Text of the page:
Guadeloupe gwädəlo͞opˈ [key], overseas department and administrative region of France (2015 est. pop. 450,000), 687 sq mi (1,779 sq km), in the Leeward Islands, West Indies. The department comprises the neighboring islands of Basse-Terre and Grande-Terre (Guadeloupe proper) as well as Marie-Galante and Îles des Saintes to the south and La Désirade to the east. Saint-Barthélemy (“Saint Barts”) and the French portion of Saint Martin were part of Guadeloupe politically until 2007. Basse-Terre, on the island of the same name, is Guadeloupe's capital; Pointe-à-Pitre, on Grande-Terre, is the chief port and commercial center. The islands have a mild, humid climate and are subject to hurricanes.

Tourism is the major industry, and the majority of people are employed in the service sector. Agriculture and sugar and rum production are also important. Basse-Terre, volcanic in origin (see Soufrière) and extremely rugged, is settled along the coasts and produces bananas, other tropical fruits and vegetables, coffee, cacao, and vanilla beans. Grande-Terre has low limestone cliffs and little rainfall; sugar and rum are its chief products. There also is subsistence farming, livestock raising, and fishing. Additionally, France provides many subsidies and necessities to Guadeloupe.

The population is mainly of African or mixed descent and largely Roman Catholic. French and a Creole patois are spoken. The head of government is a commissioner appointed by France. The legislature consists of a 36-member, popularly elected general council and a regional council.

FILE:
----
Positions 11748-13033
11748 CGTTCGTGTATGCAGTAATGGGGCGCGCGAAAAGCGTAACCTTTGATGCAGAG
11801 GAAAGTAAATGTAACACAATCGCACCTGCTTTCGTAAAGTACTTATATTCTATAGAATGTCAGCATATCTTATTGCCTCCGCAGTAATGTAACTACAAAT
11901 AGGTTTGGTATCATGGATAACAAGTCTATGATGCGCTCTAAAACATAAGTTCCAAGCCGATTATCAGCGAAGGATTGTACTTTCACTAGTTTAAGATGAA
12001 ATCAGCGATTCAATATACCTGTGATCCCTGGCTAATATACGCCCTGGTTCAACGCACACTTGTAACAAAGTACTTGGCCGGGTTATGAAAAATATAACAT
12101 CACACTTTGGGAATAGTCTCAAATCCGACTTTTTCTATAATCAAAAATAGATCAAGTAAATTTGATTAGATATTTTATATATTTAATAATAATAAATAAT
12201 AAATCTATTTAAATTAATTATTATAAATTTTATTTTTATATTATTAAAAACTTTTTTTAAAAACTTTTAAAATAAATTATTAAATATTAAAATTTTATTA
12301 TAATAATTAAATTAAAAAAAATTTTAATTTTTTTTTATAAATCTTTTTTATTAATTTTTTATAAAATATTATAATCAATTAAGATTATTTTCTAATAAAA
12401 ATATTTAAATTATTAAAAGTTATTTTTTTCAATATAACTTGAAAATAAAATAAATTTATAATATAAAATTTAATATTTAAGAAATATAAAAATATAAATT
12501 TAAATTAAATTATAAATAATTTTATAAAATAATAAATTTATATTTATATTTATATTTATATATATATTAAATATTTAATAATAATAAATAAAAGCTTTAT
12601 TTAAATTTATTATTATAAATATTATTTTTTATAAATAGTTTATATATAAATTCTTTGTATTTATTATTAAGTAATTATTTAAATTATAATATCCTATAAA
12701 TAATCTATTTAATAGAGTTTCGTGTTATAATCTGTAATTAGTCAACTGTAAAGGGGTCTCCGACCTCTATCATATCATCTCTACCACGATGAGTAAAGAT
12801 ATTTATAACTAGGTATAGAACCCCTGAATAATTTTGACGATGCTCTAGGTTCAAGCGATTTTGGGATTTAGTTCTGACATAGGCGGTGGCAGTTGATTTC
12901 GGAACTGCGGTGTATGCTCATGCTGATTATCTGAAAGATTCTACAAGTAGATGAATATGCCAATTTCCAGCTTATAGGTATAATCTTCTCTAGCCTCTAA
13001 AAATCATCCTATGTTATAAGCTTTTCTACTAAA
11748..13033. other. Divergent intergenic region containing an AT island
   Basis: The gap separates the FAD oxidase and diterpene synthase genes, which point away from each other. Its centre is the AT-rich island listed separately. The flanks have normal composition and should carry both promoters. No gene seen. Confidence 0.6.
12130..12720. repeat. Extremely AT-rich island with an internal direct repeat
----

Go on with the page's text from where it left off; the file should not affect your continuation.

Sighted by Christopher Columbus in 1493, Guadeloupe was only feebly colonized by the Spanish and was finally abandoned in 1604. In 1635 settlement was begun by the French, who eliminated the native Caribs and imported slaves from Africa for plantation work. By the end of the 17th cent., Guadeloupe was a leading world sugar producer and one of France's most valuable colonies. The islands were hotly contested with the English until they were confirmed as French possessions in 1815. During World War II, Guadeloupe at first adhered to the Vichy regime in France, but an accord with the United States in 1942 led to its support of the Free French. In 1946 the colony of Guadeloupe became an overseas department of France, and in 1974 it became an administrative center. Its deputies sit in the French National Assembly in Paris.

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